AFP via Getty Images
The Ukrainian Territorial Defense Forces, the military reserve of the Ukrainian Armed Forces, take part in a military drill outside Kyiv, the Ukrainian capital, on Feb. 19.

Surging oil prices would impact all of us ...

Surging oil prices benefit oil producers, but they raise costs for everyone else. And that depresses economic activity, as consumers and companies alike respond to higher prices by cutting back.

Gasoline prices in the U.S. are averaging more than $3.50 a gallon, the highest average since 2014. If crude prices should rise higher, gasoline prices would almost certainly climb more.

The biggest burden would fall on lower-income families, since they spend a larger percentage of their household budget on gasoline.

This prospect clearly alarms the Biden administration.

"I want to limit the pain that the American people are feeling at the pump," Biden said in a speech on Tuesday. "This is critical."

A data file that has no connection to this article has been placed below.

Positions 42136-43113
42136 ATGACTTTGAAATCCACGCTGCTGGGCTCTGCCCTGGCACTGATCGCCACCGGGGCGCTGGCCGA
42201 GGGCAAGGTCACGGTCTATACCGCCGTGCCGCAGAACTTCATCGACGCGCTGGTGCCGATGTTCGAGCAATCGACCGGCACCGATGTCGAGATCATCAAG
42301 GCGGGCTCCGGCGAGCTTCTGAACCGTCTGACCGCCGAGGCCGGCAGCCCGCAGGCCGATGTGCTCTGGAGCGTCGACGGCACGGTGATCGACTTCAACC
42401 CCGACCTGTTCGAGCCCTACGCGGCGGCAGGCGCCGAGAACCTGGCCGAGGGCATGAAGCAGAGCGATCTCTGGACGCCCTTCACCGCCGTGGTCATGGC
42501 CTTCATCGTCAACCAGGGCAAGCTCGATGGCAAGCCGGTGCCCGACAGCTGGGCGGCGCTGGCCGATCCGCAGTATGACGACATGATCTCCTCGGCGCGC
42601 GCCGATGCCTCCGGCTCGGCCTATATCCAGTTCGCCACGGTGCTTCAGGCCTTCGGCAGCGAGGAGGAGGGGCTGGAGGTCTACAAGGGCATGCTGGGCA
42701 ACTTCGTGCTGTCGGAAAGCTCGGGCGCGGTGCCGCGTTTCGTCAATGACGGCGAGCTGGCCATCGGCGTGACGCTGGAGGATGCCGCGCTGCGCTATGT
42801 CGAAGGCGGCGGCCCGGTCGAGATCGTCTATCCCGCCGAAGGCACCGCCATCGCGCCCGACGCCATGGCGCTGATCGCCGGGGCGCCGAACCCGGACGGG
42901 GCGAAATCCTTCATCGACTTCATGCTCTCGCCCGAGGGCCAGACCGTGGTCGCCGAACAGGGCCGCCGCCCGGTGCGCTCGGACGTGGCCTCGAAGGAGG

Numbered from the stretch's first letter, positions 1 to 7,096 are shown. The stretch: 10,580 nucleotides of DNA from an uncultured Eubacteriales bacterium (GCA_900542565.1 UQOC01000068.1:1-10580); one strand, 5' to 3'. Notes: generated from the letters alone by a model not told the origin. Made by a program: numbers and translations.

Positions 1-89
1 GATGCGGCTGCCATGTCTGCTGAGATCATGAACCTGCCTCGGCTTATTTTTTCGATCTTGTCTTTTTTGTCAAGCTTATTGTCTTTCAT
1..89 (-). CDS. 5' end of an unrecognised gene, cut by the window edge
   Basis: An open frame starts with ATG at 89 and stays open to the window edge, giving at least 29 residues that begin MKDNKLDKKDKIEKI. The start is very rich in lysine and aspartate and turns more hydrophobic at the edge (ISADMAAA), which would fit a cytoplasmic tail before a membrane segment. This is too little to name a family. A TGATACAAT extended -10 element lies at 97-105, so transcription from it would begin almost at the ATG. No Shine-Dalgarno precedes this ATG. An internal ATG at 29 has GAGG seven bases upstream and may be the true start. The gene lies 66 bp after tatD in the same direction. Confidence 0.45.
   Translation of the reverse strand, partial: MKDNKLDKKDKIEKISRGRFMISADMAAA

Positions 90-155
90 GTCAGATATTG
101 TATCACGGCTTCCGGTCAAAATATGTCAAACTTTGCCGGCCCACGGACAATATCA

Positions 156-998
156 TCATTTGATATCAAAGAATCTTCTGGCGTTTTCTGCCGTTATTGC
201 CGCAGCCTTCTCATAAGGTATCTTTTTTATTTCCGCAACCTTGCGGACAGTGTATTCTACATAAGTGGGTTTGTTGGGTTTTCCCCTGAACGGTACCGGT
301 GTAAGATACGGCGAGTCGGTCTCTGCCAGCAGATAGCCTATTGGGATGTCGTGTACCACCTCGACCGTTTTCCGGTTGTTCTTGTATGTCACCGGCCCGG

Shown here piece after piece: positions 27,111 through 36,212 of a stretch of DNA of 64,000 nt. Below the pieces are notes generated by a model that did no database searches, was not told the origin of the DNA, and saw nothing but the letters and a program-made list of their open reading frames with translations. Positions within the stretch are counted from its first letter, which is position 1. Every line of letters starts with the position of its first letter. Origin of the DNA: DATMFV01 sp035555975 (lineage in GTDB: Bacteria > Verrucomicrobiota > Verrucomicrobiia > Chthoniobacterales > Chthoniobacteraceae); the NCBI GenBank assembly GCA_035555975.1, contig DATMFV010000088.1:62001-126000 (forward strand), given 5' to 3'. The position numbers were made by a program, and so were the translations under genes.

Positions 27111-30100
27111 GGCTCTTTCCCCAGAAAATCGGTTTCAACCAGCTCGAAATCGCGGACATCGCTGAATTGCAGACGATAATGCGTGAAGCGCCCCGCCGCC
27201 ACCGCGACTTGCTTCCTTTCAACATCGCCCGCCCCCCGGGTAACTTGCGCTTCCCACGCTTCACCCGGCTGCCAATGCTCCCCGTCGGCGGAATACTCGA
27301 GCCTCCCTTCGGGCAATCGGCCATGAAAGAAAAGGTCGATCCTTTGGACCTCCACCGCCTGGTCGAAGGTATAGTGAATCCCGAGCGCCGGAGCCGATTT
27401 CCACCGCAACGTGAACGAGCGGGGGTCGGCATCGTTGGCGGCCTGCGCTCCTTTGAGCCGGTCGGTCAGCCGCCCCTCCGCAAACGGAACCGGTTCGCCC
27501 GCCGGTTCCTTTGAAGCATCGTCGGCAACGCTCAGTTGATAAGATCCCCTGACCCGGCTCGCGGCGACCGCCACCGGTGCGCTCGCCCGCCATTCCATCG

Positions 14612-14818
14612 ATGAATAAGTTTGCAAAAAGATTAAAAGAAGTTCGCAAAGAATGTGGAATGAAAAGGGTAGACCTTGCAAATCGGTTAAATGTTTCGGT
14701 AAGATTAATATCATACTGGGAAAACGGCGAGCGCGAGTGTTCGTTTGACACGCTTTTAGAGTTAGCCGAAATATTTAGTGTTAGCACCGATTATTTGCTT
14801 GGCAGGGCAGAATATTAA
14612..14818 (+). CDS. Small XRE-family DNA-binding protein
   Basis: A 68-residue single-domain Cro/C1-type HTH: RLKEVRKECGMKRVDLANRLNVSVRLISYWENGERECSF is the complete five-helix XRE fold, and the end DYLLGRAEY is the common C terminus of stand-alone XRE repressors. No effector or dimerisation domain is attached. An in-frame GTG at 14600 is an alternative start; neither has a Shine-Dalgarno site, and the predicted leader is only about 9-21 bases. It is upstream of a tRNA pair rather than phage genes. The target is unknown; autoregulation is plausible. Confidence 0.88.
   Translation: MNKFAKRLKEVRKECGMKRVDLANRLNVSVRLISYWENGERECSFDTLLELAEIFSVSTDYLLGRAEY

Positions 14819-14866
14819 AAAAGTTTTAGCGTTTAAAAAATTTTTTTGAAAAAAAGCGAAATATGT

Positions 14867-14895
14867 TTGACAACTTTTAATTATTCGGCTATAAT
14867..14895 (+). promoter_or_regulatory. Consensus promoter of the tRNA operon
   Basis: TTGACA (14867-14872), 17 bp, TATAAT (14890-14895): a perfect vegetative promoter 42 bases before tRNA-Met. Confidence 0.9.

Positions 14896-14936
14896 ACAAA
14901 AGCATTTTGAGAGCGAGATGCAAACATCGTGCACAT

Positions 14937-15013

Meanwhile, rising natural gas prices could raise electricity and home heating bills. The increasing costs for transportation, power and heat would all contribute to inflation, which is already at its highest rate in 40 years in the U.S., though there is debate about how long the impact would be.

... but a Russian invasion would hit Europe more

Price increases would be felt worldwide, but a reduction in Russian exports would hit Europe much harder than the U.S., given European reliance on Russian natural gas.

Nevertheless, the European Union has promised punishing sanctions if Russia should invade. And on Tuesday, German Chancellor Olaf Scholz announced that the Nord Stream 2 pipeline, which has not yet been opened but is poised to carry natural gas from Russia to Europe, "cannot go online."

Because the pipeline is not yet functioning, this doesn't reduce Russian exports directly, but it suggests that at least some European leaders are willing to absorb potentially intense price increases for diplomatic reasons.

The U.S. and other countries have been discussing alternative sources of natural gas and oil to compensate for a Russian shortfall, but it's not clear how much could be made available to Europe, given the tight global market.

What high oil prices could mean for the climate

World leaders have been calling for an urgent shift away from fossil fuels to reduce the devastating impacts of climate change.

But that push comes at the same moment that they're desperate for more production of fossil fuels in the near term, to bring prices down and avoid public outrage.

This is a messy situation, and high oil prices add to the muddle.